Study finds potatoes not associated with elevated heart health risk factors among adolescent girls
Adolescence is a critical period for the evolution of cardiometabolic risk factors that are largely influenced by diet and lifestyle. Understanding these risk factors is essential to developing effective dietary guidance for disease prevention targeting this critical age period. Recently published research in the British Journal of Nutrition found that 9-17 year-old girls who consumed up to one cup of potatoes daily had no increased risk of becoming overweight or developing high blood pressure, dyslipidemia, or impaired fasting glucose by the end of the study in late adolescence.
According to the 2020-2025 Dietary Guidelines for Americans, girls aged 9—18 are encouraged to consume 1½ to 3-cup equivalents per day of vegetables, depending on their calorie needs, but most fail to meet these guidelines. In this study, the highest levels of potato consumption ranged from 1/5 to 1 cup per day and at that level, no adverse effects were observed.
"Our results show that nutrient-rich potatoes can be part of a healthy diet in young girls during this important period of growth and development," says Lynn L. Moore, DSc, MPH, Boston University, the study's senior author. "There is growing evidence that overall diet quality is what really matters in the preservation of heart health. Potatoes are an affordable food, with a number of valuable nutrients, and our research suggests that moderate intakes of potatoes, along with many other types of vegetables, can be a regular part of a healthy diet pattern."
Higher intakes of all forms of potatoes (including fried) during the 'tween' years of nine to 11 were associated with higher intakes of potassium and dietary fiber, two nutrients of public health concern, as well as vitamin C, vitamin B6 and magnesium. Black girls in this study with the highest intakes of potatoes also consumed more fruit and non-starchy vegetables and had higher diet-quality scores.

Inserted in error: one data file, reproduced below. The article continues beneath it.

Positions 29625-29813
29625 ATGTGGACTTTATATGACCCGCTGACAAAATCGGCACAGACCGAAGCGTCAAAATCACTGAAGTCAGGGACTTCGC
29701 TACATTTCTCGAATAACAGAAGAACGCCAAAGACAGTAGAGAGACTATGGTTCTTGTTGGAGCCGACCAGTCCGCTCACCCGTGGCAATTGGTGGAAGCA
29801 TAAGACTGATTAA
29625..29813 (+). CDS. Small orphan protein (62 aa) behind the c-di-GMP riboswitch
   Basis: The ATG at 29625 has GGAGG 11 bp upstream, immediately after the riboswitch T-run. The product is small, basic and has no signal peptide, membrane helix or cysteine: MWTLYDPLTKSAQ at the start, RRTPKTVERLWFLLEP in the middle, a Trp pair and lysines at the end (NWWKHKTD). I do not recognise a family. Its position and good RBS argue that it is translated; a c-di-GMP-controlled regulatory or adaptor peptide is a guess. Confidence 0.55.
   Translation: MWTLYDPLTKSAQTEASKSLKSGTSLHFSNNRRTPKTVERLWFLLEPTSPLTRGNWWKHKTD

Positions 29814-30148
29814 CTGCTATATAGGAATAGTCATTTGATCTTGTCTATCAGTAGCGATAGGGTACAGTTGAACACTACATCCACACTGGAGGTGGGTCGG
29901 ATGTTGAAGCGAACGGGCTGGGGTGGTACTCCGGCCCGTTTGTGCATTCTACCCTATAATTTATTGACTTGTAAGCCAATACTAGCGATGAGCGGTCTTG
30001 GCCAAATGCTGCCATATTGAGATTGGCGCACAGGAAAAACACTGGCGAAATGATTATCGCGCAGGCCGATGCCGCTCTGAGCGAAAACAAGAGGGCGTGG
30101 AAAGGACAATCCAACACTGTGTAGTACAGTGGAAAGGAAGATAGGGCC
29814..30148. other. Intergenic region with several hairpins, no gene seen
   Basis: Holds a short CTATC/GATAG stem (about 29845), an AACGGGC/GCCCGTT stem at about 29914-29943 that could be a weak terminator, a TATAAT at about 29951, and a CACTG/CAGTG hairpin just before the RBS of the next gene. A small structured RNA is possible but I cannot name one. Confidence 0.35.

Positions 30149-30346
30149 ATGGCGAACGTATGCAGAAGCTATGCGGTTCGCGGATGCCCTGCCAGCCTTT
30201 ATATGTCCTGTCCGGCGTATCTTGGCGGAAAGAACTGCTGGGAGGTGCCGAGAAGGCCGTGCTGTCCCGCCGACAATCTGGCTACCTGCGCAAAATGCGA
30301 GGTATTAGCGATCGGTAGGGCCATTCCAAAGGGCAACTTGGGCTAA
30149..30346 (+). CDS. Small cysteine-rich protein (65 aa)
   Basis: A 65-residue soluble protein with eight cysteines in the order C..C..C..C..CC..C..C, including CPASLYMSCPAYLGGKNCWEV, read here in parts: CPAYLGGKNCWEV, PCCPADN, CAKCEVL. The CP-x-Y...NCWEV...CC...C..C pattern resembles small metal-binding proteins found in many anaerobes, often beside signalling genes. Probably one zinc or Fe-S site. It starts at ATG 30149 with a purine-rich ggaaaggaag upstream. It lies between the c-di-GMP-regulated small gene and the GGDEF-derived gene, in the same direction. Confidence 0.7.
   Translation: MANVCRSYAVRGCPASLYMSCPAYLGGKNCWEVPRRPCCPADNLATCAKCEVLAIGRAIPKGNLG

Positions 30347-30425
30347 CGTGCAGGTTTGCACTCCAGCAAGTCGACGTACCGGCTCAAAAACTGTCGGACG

Study design, strengths and limitations
The researchers analyzed data from nearly 2,000 subjects (approximately 50% Black, 50% White) from the National Growth and Health Study, a longitudinal study of the development of obesity and other cardiovascular-related outcomes in adolescent girls.
- For girls at 9-11 years of age, researchers analyzed data on total potato intake (white and sweet) as well as separate intakes of fried and non-fried potatoes.
- For girls at 9-17 years of age, researchers analyzed data for total potato intake (white and sweet).
Diet was assessed using 3-day diet records at baseline when girls were 9-10 years old, and during the follow-up years 2-5, 7, 8, and 10. The intake of potatoes (both white and sweet potatoes) was extracted from total vegetable servings. Anthropometric measures of body fat and body composition and blood pressure were measured annually. Additionally, fasting triglycerides, other lipids, and glucose were measured in later adolescence (at 18-20 years of age)
Repeated measures of a number of potential confounding variables were examined, including socioeconomic status, body mass index (BMI), changes in height, physical activity, television viewing, intakes of food groups and nutrients, as well as diet quality measured by the Healthy Eating Index (HEI)-2015. The study's strengths include its prospective design as well as the use of multiple sets of three-day diet records, which is considered the gold standard method for dietary assessment. Researchers also took repeated measures of cardiometabolic risk factors and most potential confounders.
The investigators acknowledge limitations to the study, such as reliance on self-reported dietary intakes from adolescents who may have had difficulty accurately estimating portion sizes and reporting details. However, parents and other caregivers were actively involved in the completion of these diet records, especially during the earlier years of the study. Researchers were unable to assess the effects of very high levels of potato intakes since few girls reported consuming more than one cup equivalent of potatoes per day. They were also unable to analyze any differences between white and sweet potato consumption, given the low intakes of sweet potatoes within the study population. Finally, the researchers were unable to control for baseline values of fasting glucose or triglycerides due to missing or unreliable data at the initial exam.